The Vienna group now put forward a new approach to measure the isomer emission with a spectrometer. The method of isomer population itself has been used dozens of times before: U-233 undergoes alpha decay into Th-229, and, with a 2%-probability, into the isomeric state. The technological advancement is to go from surface-implated Th ions to Th ions doped into crystals. Leaping from 2-D to 3-D increases the flux of isomer gammas by two orders of magnitude! The new approach is experimentally much easier to implement and requires no pre-knowledge or “guessing” of the isomer lifetime. In a practical experiment, the signal is expected to be increased by more like 3 orders of magnitude.
A number of careful experiments were required to show that this new approach is indeed feasible. At first, it was shown that uranium can be doped into CaF2 at concentrations of 1000 ppm. Second, the transparency of 233U:CaF2 crystals in the VUV was shown to be sufficiently good to allow gammas to leave the crystal. The alpha decay of U-233 leads to scintillation of the crystal, and it could be shown that this luminescence appears only in a spectral region that is well-separated from the expected isomer transition.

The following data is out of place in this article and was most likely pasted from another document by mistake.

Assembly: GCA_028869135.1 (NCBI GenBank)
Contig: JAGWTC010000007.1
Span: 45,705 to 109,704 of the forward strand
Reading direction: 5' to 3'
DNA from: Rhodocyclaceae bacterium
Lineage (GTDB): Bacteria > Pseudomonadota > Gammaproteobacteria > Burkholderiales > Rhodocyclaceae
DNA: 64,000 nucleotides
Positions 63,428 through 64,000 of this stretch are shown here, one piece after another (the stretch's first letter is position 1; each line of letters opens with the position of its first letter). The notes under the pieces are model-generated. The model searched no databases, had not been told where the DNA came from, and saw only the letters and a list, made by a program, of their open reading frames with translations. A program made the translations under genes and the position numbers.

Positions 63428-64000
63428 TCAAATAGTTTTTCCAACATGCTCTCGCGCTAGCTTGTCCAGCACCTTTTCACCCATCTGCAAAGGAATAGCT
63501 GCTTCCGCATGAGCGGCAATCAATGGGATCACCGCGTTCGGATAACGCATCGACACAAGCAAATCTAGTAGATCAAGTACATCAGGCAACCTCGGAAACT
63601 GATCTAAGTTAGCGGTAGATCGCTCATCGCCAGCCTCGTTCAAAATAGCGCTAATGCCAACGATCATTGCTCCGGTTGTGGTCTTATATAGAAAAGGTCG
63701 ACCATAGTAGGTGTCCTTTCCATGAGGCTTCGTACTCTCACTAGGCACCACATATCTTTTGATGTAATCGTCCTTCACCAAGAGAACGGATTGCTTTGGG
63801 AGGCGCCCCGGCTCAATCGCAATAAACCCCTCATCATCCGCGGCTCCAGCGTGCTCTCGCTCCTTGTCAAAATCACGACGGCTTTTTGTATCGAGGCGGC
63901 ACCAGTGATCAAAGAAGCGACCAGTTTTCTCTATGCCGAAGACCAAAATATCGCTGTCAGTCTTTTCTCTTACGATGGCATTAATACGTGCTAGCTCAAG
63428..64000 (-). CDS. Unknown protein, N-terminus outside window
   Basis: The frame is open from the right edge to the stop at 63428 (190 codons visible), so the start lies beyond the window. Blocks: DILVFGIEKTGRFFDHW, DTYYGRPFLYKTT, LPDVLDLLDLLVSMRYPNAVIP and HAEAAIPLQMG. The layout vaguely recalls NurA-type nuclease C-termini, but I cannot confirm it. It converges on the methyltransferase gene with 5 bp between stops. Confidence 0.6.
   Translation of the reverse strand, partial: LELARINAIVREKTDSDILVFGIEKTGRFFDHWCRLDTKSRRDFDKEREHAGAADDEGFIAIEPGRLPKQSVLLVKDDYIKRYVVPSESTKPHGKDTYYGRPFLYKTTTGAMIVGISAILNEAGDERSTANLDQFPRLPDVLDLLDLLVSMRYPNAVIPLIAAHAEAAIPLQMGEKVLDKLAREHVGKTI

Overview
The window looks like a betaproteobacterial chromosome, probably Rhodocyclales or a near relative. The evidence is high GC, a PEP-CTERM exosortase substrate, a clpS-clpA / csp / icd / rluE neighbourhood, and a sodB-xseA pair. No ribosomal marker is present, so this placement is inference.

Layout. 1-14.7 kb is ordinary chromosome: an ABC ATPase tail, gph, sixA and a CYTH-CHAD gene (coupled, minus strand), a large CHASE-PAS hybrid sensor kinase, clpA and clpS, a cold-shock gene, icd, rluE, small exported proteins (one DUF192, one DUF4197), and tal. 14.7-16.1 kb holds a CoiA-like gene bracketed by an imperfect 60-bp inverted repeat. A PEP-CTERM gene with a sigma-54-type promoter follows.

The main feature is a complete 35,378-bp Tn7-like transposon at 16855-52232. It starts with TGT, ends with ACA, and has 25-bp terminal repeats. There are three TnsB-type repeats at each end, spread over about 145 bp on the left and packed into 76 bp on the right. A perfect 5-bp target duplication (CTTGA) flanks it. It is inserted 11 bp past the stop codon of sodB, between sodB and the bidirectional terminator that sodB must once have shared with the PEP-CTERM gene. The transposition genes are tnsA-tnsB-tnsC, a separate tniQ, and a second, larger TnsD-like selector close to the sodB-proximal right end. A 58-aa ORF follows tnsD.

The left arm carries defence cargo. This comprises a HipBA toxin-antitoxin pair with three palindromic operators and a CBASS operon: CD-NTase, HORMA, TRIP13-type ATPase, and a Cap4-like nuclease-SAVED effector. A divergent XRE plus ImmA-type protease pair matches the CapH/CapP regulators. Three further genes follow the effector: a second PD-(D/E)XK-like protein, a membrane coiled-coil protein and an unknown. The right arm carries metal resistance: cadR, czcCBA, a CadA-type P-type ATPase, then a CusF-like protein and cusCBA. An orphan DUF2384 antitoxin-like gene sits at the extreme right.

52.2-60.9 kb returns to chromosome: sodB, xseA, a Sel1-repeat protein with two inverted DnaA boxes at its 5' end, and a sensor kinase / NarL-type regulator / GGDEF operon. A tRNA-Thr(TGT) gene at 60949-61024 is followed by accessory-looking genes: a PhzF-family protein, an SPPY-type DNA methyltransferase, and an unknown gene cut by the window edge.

The wavelength region around 160 nm is, however, covered by Cherenkov radiation. This radiation does not originate directly from the alpha decay, but from beta decays in the chain of Th-229. Luckily, Th-229 has a half-life (8000 years) much larger than a typical experiment. Sadly, commonly available U-233 is contaminated with U-232, which decays into Th-228 and further down the entire chain on timescales comparable to the experiment. It is the beta decays in the unavoidable Th-228 contamination that form the Cherenkov background. With a bit of theory input, the absolute amplitude of Cherenkov emission can be calculated numerically. The only input parameter required is the amount of U-232 contamination and the date of the last removement of thorium ingrowth.